It is interesting to read about the DAWN2 Study results breaking at the moment and the sessions from the American Diabetes Association 73rd Scientific Sessions Congress – it makes me think about how far we have come in diabetes, both in medical and scientific advances, but also in understanding the need for peer support and connections in diabetes. The Internet has allowed people with diabetes to connect across the world and this has made the movement towards what is called “person centred care” even stronger, being led by the many advocates out there blogging, tweeting and telling their stories, as well as a group of passionate and caring diabetes health care professionals and researchers.
I was fascinated by the Internet when it first broke into my workplace.That fascination led me to starting Diabetes Counselling Online and at the time, there was no social media. We had an “email buddy” programme, where people would contact me and tell me the kind of person they would like to connect with and I would then try to find an appropriate person to hook them up with – it was like an electronic penpal! People lapped it up. It was wanted. It was needed. I still remember the power and the feeling of being “home” when I first sat down with a group of young adults who also had type 1 diabetes. I had not been a teen who identified with my diabetes. I hid it, I denied it, I hated it. But by my early 30’s something was missing in my life. I felt alone. I had a yearning to find people who got me. And this drove me to look at ways to do this for myself and for others.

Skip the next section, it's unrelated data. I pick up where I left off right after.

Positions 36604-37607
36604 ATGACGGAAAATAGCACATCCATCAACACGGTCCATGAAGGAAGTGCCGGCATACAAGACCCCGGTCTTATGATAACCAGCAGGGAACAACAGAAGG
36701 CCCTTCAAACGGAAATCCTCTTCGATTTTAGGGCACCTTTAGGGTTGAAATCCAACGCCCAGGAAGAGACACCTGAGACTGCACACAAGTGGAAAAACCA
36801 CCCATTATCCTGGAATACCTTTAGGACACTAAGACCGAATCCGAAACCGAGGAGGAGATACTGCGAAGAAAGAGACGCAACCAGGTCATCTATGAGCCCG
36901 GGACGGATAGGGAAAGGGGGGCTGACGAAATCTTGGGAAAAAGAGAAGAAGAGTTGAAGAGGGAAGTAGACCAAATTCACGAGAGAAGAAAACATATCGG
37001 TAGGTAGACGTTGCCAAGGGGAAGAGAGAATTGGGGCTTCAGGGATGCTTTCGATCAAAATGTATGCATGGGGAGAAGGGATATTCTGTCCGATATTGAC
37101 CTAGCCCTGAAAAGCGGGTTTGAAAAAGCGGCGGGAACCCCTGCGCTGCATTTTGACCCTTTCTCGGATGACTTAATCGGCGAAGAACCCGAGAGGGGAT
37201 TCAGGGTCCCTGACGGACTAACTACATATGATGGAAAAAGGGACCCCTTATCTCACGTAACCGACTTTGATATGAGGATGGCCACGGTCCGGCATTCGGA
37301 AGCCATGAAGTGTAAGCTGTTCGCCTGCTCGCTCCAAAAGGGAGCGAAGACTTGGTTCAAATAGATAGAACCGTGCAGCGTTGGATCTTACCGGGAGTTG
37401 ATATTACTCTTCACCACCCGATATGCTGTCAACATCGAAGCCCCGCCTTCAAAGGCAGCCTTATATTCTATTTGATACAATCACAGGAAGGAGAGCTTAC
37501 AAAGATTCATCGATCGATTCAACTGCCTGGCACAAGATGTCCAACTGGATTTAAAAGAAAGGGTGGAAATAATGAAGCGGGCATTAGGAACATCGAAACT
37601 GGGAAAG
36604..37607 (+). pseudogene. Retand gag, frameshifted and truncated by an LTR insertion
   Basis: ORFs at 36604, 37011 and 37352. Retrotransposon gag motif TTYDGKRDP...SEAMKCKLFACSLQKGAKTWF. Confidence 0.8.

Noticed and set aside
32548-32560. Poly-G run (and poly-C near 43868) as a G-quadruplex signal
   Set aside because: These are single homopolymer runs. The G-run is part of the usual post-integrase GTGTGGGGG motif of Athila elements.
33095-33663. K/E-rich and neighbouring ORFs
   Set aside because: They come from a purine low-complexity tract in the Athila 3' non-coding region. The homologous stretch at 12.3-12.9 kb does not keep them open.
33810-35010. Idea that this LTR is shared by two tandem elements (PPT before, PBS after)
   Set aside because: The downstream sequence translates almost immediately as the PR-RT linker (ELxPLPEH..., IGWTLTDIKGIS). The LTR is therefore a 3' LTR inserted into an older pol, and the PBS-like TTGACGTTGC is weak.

With the explosion of social media this email buddy system is no longer needed and we have also found most people want to connect within social media, preferring this over our bulletin board forums. One thing is clear however, health care systems are still struggling to be truly “person centred”. We hear stories over and over of people not being given information they need, or feeling like they have not been asked how they feel,what they need. We know that the way we manage diabetes as an individual, often does not fit into a standard box approach. Of course there are many, many wonderful individuals out there who do ask these questions and we also hear many stories about the wonderful positive relationships lots of people have with their diabetes teams. However, sadly this is not the case across the board, so we have a long way to go.
Advocacy starts with us, people living with diabetes. We need to speak up and say what we want. And health care providers need to understand that people with diabetes come to see them not to hear about diabetes, not to learn about diabetes, but to hear and learn about their own diabetes. In this way, it is easier to start with that person and work from them, not a text book.
I for one am looking forward to the challenge ahead and the day when every diabetes clinic is set up with people with diabetes acting as advocates and advisers, where every clinic includes a psychology or counselling visit, where people with diabetes sit on all the boards of diabetes organisations and contribute to policy and services. I also look forward to a cure, to a day where there is no diabetes, but in the meantime, I just look forward to a time where we don’t hear another person telling us that they feel lost. That they do not know where they fit. That they feel guilty, scared. That they feel alone. That they feel unheard.
That will be a good day.